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Changing Interpretations of the Archaeology of Caribbean western Panama.

Author(s): Thomas Wake ; Lana Martin ; Tomas Mendizabal

Year: 2017

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Summary

Recent field and laboratory archaeological findings in Bocas del Toro, Panama offer data that changes and amplifies our understanding of the prehistory of the region. Detailed paleoethnobotanical study, further zooarchaeological examination, preliminary ceramic thin-section analysis, and continuing ceramic analysis have all produced results that call in to question entrenched assumptions concerning the timing of settlement, the nature of the subsistence economy, trade, exchange and cultural complexity in the region. Bocas del Toro was settled by at least 2 kya. It’s inhabitants consumed maize, a variety of tree crops, a diverse array of animals and were fully incorporated in the greater Lower Central American Interaction Network as evidenced by the presence of diagnostic ceramics derived from Central Panama all the way to SW Nicaragua and many places in between.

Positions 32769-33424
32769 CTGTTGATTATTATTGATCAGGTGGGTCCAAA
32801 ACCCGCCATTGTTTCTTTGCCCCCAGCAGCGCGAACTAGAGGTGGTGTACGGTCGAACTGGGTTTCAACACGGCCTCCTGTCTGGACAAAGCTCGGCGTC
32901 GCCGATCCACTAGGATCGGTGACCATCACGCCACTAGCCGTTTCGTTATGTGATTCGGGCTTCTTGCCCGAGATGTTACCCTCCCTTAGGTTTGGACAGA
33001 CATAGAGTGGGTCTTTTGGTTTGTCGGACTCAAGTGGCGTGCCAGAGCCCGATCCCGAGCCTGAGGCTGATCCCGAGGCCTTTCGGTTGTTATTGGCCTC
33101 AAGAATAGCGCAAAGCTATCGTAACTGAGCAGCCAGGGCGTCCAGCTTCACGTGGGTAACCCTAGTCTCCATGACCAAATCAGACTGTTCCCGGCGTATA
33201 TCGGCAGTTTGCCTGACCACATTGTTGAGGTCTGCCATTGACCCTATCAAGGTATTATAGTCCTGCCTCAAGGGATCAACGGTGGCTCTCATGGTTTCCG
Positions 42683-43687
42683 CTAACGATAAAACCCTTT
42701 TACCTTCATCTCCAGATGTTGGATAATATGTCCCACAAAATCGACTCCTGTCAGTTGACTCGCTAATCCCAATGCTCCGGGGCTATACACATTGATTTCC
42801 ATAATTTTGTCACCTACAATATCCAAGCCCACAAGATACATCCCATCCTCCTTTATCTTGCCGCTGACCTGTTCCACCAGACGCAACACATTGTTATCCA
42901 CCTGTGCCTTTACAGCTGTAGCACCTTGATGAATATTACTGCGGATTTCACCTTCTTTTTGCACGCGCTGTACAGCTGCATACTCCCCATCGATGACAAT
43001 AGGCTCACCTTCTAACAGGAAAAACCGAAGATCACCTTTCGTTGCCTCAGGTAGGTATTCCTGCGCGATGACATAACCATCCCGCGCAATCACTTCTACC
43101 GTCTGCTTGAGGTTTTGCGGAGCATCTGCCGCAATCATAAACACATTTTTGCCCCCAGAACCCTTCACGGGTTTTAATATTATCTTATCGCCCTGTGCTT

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Cite this Record

Changing Interpretations of the Archaeology of Caribbean western Panama.. Thomas Wake, Lana Martin, Tomas Mendizabal. Presented at The 81st Annual Meeting of the Society for American Archaeology, Vancouver, British Columbia. 2017 ( tDAR id: 429064)


Keywords

Geographic Keywords
Central America


Spatial Coverage

min long: -94.702; min lat: 6.665 ; max long: -76.685; max lat: 18.813 ;

Record Identifiers

Abstract Id(s): 15255

Arizona State University The Andrew W. Mellon Foundation National Science Foundation National Endowment for the Humanities Society for American Archaeology Archaeological Institute of America